Prolific intellectual Stavans and collaborative artist Alcaraz follow up and expand their first exploration of American culture (Latino USA: A Cartoon History, 2000, etc.) to examine the secret history of the United States of America.
Stavans and Alcaraz offer an opposing view to the sanitized history most of us were taught in elementary school classrooms. As a Mexican-born Jewish immigrant who moved to the United States in the 1980s, Stavans has a passionate response to the erroneousness of American history. “The past is elastic,” he writes. “Its parts shrink and expand depending on who is looking at them and when. Because of this, it’s important to take a contrarian’s viewpoint, to be wary of what the French call idées fixes—lazy unquestioned truths.” From this ambitious beginning, Stavans and Alcaraz track the arc of history, from Christopher Columbus’ unlikely enterprise to find the new world (he didn’t) to the acrimonious relationship between the pilgrims and Native peoples all the way through to our messy, dangerous post-9/11 world. Stavans and Alcaraz examine social movements, pop culture, politics, crime, war and economics, with pithy side comments from the aforementioned peanut gallery. Since it casts its net so wide, it can feel very out of tune from time to time, although Alcaraz’s amusing pen-and-ink style ably captures most of the book’s famous subjects. Stavans and Alcaraz also aren’t afraid to poke a little fun at themselves: “You interject too much out-of-place information! The readers are all confused now,” cracks Alcaraz. Nonetheless, well-read students are unlikely to find too many surprises here. While it makes for an entertaining afternoon, it’s still mostly a surface-level history lesson with a few iconoclastic opinions added in for spice.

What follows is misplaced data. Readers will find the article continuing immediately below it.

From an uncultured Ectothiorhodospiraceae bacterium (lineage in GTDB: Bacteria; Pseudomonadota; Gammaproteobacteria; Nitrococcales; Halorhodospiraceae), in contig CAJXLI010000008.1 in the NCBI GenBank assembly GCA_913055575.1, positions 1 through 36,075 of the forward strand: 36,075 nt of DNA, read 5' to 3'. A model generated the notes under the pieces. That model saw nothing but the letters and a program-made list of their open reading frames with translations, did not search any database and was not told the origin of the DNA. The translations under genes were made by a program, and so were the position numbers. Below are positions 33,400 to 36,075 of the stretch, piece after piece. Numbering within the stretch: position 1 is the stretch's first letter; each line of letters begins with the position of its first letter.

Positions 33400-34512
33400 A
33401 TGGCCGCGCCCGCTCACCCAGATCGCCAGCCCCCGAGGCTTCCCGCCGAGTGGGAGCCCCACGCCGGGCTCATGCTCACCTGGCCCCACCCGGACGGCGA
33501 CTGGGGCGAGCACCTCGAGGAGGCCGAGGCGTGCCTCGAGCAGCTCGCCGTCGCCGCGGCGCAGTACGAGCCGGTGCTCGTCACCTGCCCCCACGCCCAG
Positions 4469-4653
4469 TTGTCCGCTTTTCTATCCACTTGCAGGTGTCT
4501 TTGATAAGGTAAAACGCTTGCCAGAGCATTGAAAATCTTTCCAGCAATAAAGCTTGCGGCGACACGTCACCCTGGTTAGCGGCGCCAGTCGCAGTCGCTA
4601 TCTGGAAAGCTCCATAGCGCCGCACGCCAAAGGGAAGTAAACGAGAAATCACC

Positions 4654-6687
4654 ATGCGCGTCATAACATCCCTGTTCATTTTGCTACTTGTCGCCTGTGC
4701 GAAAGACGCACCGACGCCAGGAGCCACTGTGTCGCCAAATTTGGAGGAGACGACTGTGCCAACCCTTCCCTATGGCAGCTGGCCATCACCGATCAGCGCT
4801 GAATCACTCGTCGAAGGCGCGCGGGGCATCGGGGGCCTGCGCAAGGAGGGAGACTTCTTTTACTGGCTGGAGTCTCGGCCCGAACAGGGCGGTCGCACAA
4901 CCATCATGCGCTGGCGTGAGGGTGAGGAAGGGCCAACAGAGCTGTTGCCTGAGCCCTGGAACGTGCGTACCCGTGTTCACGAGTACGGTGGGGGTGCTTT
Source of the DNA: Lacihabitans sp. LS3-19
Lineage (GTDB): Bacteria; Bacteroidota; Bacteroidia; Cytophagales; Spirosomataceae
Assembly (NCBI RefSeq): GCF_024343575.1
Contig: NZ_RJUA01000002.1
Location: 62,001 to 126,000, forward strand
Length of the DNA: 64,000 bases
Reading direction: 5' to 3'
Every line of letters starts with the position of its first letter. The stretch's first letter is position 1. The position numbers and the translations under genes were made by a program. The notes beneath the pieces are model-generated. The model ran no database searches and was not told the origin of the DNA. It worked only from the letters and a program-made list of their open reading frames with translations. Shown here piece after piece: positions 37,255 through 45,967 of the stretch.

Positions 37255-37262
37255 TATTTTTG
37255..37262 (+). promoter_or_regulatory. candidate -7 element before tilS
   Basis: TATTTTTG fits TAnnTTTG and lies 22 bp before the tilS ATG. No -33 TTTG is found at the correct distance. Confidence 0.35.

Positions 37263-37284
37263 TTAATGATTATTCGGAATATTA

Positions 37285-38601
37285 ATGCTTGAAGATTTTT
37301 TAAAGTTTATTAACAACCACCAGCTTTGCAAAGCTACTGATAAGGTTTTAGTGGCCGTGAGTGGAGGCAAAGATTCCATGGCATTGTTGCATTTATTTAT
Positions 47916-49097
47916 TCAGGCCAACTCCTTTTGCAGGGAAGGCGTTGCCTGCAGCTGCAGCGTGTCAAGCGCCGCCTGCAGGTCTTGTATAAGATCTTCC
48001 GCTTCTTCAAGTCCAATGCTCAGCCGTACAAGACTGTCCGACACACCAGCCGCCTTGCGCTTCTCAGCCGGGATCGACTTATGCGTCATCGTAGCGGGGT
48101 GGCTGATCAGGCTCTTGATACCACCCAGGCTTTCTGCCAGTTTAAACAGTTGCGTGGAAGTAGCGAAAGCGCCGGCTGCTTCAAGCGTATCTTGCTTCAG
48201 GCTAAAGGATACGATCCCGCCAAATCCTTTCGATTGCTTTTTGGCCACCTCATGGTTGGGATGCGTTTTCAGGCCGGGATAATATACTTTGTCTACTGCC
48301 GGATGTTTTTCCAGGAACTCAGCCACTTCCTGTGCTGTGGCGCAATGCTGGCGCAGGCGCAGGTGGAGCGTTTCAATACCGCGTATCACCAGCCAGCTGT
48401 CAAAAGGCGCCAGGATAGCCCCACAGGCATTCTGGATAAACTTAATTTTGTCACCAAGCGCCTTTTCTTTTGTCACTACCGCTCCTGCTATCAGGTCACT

A history book that wants to be Howard Zinn’s A People’s History of American Empire but comes off more like Larry Gonick’s The Cartoon History of the United States with more savvy jokes.